A circle is tangent to the y-axis at y=3 and has one x-intercept at x=1.

(a) Determine the other x-intercept

(b) Deduce the equation of the circle.

My answer: EH? please help!

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- Aug 12th 2007, 10:38 PMkonnieHelp with a seemingly simple math problem!
A circle is tangent to the y-axis at y=3 and has one x-intercept at x=1.

(a) Determine the other x-intercept

(b) Deduce the equation of the circle.

My answer: EH? please help! - Aug 12th 2007, 11:29 PMCaptainBlack
- Aug 13th 2007, 01:57 AMticbol
The standard equation of a circle is

(x-h)^2 +(y-k)^2 = r^2

where

(h,k)is the center.

*"The circle is tangent to the y-axis at y=3."*

So a radius, r, is perpendicular to the y-axis at y=3.

Therefore, r = h, and k=3.

Draw the figure on paper.

Draw the horizontal radius h from (0,3) to (h,3) to see the relations.

Draw the radius h from (1,0) to (h,3).

By distance between two points,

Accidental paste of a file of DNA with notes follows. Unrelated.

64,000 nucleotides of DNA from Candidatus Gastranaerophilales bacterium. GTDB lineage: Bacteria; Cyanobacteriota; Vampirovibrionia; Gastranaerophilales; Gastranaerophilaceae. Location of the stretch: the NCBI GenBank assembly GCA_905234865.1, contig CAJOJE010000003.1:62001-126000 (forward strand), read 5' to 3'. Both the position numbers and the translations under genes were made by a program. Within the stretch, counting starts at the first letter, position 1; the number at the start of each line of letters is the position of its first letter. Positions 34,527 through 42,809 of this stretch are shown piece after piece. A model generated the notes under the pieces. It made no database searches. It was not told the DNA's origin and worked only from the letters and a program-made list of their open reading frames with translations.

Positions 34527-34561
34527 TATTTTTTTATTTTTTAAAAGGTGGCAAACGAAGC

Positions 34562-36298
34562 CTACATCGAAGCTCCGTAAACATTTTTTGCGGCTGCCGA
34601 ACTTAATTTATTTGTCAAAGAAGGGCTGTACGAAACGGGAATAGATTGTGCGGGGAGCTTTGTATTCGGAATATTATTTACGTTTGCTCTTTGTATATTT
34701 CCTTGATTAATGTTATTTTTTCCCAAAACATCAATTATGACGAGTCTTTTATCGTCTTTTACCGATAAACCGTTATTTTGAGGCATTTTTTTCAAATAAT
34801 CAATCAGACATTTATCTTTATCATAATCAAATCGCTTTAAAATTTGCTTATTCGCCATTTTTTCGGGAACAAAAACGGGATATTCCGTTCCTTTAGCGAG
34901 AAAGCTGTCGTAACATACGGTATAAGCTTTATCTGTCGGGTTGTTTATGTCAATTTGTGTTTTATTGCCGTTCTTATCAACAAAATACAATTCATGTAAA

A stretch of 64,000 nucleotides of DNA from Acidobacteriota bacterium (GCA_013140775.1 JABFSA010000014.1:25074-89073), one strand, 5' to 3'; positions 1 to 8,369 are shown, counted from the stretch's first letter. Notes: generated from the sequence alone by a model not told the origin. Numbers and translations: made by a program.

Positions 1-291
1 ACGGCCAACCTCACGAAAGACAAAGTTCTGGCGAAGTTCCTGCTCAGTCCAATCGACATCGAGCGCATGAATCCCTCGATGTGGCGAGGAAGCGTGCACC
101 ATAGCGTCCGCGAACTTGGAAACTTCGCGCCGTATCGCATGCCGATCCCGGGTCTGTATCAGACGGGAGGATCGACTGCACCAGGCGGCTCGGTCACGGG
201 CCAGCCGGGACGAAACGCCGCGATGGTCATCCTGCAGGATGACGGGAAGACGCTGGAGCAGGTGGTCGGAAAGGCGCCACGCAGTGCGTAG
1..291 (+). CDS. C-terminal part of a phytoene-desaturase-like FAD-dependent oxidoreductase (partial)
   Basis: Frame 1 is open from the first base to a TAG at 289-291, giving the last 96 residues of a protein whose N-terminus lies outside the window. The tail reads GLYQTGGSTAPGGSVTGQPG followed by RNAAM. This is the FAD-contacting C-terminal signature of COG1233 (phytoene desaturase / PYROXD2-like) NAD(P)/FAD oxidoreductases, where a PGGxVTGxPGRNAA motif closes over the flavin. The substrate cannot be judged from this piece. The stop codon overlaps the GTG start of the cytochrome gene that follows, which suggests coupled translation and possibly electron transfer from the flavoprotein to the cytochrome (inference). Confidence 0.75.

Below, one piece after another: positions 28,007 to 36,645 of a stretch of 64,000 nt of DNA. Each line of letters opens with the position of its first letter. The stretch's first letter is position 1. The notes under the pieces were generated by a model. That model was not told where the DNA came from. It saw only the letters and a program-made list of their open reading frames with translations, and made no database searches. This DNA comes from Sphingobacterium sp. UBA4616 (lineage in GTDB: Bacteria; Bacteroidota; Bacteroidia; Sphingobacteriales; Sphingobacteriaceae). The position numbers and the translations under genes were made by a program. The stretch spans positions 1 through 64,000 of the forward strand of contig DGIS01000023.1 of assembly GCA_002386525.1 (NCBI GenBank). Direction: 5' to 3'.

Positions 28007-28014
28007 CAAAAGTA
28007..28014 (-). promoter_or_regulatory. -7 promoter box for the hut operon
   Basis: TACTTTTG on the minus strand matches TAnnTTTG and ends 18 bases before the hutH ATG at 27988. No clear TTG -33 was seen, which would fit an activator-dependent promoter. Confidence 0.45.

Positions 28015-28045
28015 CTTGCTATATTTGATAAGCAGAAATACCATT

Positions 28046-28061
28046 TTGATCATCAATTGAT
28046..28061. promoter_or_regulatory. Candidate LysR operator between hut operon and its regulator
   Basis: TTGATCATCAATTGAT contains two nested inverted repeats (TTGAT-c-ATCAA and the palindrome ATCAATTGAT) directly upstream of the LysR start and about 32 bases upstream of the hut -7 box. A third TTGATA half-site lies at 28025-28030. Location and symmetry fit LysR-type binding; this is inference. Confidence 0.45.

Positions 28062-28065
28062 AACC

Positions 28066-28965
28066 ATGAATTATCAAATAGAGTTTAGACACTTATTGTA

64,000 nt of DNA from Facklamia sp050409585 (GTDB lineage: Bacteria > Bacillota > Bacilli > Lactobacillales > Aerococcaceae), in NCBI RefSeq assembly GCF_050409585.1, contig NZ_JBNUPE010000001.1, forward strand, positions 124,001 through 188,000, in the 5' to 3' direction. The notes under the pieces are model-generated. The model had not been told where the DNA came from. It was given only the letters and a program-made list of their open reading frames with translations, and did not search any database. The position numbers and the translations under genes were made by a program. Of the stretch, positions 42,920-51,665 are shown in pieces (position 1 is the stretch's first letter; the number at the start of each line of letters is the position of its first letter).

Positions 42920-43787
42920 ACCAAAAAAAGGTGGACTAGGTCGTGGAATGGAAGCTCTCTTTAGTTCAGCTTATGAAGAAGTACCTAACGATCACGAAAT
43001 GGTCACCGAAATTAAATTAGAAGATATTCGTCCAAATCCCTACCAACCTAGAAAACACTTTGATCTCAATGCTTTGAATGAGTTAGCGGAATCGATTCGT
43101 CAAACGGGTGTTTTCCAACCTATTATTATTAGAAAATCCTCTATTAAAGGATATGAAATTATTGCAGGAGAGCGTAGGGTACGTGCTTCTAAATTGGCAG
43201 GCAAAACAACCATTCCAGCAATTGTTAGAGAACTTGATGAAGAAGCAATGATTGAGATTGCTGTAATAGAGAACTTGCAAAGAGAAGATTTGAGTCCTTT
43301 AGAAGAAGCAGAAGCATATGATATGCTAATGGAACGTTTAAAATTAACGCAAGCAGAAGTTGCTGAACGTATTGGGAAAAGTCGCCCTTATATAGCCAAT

h = sqrt[(1-h)^2 +(0-3)^2]

h^2 = (1 -2h +h^2) +9

2h = 10

h = 5

Draw the vertical radius to intersect the x-axis.

The horizontal chord, lying on the x-axis, of the circle is bisected by this vertical radius.

Since h=5, the intersection of this vertical radius and this horizontal chord is at (5,0).

Therefore, the (1,0) is 4 units to the left of (5,0).

Hence, the other end of the chord is at (9,0). <----the other x-intercept, answer.

Since (h,k) = (5,3), and r=h=5, the equation of the circle is

(x-5)^2 +(y-3)^2 = 25 ---------------answer.

-----------------

Check if the (9,0) satisfies the equation.

(9-5)^2 +(0-3)^2 =? 25

16 +9 =? 25

25 =? 25

Yes, so, OK. - Aug 13th 2007, 05:58 AMSoroban
Hello, konnie!

This is a variation of ticbol's solution.

. . Refer to Captain Black's diagram.

Quote:

A circle is tangent to the y-axis at and has an x-intercept at .

(a) Determine the other x-intercept

(b) Deduce the equation of the circle.

The center of the circle is: .

The y-intercept is: .

The x-intercept is: .

We find that . . and .

Since and are radii: .

. . and we have:. .

Hence, the center is and

**(b)**Therefore: .

Let

. .

**(a)**The other x-intercept is: .

- Aug 14th 2007, 11:01 PMkonnie
Thank you ^___^